On June 5th, 2020, Gordon Robertson, son of televangelist Pat Robertson, appeared on his father’s Christian Broadcasting Network warning of fake news and conspiracy theories about RFID chips in COVID-19 vaccines and calling their actual possible use for stock control on pre-filled vaccine syringes, "a good use of wonderful technology," but curiously failed to mention where this dangerous nonsense originated.
The source of Robertson's fake news seems to be a rather innocuous video, or rather videos (for it was posted twice under different titles) featuring Jay Walker, executive chairman (not CEO as stated in the video) of ApiJect Systems, promoting the pre-filled vaccine syringes the Trump administration had contracted under the $138 million public-private partnership titled Project Jumpstart.
The misconstrued statements that lead to these videos going viral come from a 50 second section two thirds of the way through the brief interview in which Walker, in direct response to a question from CBN News medical reporter Lorie Johnson, briefly outlines an optional RFID chip which could be attached for tracking purposes in apparent blissful ignorance of what he has just unleashed.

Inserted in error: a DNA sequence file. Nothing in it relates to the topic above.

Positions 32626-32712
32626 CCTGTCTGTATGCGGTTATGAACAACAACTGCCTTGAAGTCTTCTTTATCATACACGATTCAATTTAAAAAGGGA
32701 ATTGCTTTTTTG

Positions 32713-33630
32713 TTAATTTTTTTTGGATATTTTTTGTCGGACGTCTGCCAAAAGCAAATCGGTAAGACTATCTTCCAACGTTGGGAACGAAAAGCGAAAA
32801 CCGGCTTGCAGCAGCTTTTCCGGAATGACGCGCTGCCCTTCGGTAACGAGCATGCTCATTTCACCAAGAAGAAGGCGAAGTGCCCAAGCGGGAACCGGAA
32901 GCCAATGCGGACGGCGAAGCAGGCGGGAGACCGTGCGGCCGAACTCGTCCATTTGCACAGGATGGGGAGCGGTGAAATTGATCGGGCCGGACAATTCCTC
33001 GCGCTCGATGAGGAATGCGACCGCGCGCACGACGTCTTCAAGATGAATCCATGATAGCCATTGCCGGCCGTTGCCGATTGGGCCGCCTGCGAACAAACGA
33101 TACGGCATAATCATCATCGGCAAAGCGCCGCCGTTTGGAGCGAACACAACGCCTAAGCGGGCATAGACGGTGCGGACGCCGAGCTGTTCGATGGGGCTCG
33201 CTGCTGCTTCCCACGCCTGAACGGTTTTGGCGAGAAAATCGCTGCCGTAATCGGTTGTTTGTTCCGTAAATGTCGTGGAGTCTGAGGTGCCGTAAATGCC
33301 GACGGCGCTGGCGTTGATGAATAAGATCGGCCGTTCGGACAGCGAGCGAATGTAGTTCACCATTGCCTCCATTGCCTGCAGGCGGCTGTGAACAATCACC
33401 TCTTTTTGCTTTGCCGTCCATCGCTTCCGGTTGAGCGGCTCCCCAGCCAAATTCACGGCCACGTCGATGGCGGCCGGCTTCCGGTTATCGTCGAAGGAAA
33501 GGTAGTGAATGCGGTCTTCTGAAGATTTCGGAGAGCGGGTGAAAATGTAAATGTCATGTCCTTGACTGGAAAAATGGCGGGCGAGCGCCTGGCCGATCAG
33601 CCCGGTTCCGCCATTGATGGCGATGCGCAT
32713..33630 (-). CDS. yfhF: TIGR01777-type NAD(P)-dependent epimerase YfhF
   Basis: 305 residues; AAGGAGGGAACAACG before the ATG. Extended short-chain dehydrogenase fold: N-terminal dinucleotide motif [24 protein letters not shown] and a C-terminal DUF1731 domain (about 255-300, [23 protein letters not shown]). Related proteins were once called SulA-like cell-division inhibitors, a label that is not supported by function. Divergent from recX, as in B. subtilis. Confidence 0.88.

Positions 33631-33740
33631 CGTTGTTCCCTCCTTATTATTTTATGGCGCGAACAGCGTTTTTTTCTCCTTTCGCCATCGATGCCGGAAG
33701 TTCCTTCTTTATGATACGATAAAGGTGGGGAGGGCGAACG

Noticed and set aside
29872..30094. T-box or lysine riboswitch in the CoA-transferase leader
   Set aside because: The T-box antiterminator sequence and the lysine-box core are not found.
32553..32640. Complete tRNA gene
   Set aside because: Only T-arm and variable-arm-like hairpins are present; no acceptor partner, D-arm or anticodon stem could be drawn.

Published on May 22nd, 2020, under the title RFID Chip May Be Tied to the New Coronavirus Vaccine and tagged chip in vaccine and RFID Chip covid-19 vaccine, which seems somewhat misleading considering how small a part of the interview the chip made up, it generated such comments as, "I WILL DIE OF COVID-19, RATHER TAKING THIS RFID CHIP! (Mark of the Beast)."
The now viral video was seemingly immediately republished under the even more misleading title How Gov Could Use RFID Chips When Millions of Americans Inject COVID-19 Vaccine with a scarier thumbnail and additional tags including 666 and mark. This video now has over 576k views, compared to 46k for its original iteration and 1.7k for Robertson’s warning.
One week later, on May 29th, 2020, CBN News returned to the subject with a video titled Pre-Filled COVID-19 Vaccine Syringes May Have RFID Chip which clarifies the nature of the chip and includes the much needed disclaimer, "it would not be injected or touch the patient." However, no correction or clarification has, at time of writing, been attached to those original videos.
CBN News, according to Media Bias/Fact Check, "mostly reports accurate news that sometimes does not align with science." And, despite Robertson’s belated protestation, this irresponsibly sensationalist and misleading, though not outright false, coverage seems to indicate that, when large numbers of views are at stake, mostly accurate reporting is good enough for this "news" network.